Staff and Volunteers Aim to Create Student Friendly Schools
As part of Peace Corps/Liberia's continued support of the education sector, 8 regional Student-Friendly School’s (SFS) workshops addressing school-related gender-based violence were held across the country from January to May, 2017.
The workshops sought to address issues affecting learning in our schools. Participants were taught alternative ways of addressing issues both in and out of the classrooms by ensuring the use of positive disciplines techniques instead of punishment and the use of gender-equitable teaching techniques to encourage more equitable treatment of male and female students.
A total of 244 participants consisting of school administrators, teachers, students, Parent-Teacher Association (PTA) members, and Peace Corps Volunteers (Volunteers) from 52 institutions, across all 15 counties attended the SFS workshops. Each institution invited 4 participants, including the principal, an administrator, a teacher, and the Volunteer. A total of 193 Liberians, 164 males and 29 females, benefited from the SFS workshops.
Participants had lively discussions surrounding the capability of all students with the understanding that boys and girls can compete at the same level if we give them equal opportunity, access, and treatment both at home, in school, and in the community.
The workshops also focused on why corporal punishment is harmful to the overall growth and development of a child and ways schools can develop different types of disciplinary actions that help the students learn to improve behavior. Another key area addressed is how gender roles and stereotyping can lead to School-Related Gender-Based Violence, which includes physical, sexual and psychological violence. At the end of each workshop schools made a pledge and work plan to address some of these challenges and to change behavior at their school.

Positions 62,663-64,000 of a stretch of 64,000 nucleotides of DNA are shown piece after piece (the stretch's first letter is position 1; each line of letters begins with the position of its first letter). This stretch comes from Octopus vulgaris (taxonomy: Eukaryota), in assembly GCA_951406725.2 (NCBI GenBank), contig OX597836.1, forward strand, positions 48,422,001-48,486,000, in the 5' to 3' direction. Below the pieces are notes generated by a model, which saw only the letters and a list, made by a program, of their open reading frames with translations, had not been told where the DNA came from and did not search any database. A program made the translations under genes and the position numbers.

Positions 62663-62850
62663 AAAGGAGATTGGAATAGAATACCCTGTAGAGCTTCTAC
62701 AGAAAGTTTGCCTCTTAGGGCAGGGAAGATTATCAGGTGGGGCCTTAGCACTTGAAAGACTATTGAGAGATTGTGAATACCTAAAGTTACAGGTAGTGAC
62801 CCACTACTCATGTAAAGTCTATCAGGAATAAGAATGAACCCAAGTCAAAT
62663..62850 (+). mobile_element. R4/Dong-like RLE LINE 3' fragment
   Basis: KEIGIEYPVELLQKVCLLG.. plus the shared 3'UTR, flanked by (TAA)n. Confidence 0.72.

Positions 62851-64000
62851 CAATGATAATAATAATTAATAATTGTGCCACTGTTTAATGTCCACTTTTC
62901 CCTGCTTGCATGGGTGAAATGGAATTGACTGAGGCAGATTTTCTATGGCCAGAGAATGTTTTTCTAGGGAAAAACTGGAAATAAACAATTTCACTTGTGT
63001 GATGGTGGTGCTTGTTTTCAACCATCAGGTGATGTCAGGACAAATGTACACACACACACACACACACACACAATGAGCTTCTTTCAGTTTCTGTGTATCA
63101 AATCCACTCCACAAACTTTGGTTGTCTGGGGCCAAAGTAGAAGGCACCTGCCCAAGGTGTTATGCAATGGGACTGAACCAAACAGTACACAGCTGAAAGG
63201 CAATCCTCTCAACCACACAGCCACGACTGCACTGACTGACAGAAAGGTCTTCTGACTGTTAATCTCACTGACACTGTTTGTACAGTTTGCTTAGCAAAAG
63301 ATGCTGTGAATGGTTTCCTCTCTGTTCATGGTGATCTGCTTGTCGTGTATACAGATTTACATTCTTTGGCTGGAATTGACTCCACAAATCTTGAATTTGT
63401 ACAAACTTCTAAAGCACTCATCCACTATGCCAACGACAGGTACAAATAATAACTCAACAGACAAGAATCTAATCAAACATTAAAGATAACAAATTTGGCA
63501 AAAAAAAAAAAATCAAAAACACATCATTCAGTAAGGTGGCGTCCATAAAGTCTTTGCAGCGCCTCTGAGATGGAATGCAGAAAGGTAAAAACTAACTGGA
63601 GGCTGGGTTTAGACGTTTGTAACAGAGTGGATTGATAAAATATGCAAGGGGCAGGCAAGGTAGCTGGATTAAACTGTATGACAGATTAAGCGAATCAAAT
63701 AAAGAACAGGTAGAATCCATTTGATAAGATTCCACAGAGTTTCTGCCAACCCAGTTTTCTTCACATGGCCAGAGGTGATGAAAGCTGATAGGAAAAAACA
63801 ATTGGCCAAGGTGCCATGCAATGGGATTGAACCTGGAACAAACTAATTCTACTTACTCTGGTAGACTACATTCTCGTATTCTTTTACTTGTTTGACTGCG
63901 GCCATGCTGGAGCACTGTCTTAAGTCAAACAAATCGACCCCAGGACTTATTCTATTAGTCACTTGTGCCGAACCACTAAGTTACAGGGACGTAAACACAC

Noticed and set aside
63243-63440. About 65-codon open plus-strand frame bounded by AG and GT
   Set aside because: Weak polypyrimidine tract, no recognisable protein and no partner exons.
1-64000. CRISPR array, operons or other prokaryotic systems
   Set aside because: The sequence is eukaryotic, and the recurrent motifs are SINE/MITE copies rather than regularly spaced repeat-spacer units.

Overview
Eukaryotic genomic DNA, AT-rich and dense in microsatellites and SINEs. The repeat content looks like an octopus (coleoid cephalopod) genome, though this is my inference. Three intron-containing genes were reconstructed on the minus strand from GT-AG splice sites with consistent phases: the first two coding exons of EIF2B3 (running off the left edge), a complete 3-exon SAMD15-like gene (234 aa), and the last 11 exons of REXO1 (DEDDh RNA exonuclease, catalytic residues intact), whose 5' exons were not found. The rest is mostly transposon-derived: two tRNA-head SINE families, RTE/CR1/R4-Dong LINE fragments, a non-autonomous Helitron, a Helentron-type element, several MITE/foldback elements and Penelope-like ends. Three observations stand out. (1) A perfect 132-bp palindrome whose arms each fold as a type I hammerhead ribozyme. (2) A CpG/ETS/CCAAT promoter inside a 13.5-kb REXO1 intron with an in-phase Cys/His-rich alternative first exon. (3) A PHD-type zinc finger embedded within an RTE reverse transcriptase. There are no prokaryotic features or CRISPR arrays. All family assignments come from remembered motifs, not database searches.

Some examples of those pledges are:
culture from punishing to disciplining students
inclusive and equitable learning environment for boys and girls
all forms of gender-role stereotyping in school
gender-role stereotyping by modeling certain behaviors to show that sweeping
classroom, bringing water, cutting grass, being in student leadership is not
limited to one sex
or amend school handbooks to be more gender equitable and add discipline
awareness among students and teachers about the MOE Code of Conduct
and intervene whenever any form of violence is seen on campus
There have been a number of success stories reported by Volunteers in their schools around changes in the behaviors of teachers and school administrators. For example, one Volunteer reported that the Dean of Students at his school has changed his discipline methods. Prior to the workshop, the school staff were practicing corporal punishment and often sending students home sometimes for unexplained reasons. Now the school staff are having conversations with students about what happened and finding ways of disciplining the students without punishment. In another school, the workshop participants called a staff meeting to address teacher attendance. The staff made a commitment to be in class each day. Since the teachers are coming more frequently, student attendance has improved as well. We will continue to follow the impact of Student Friendly Schools.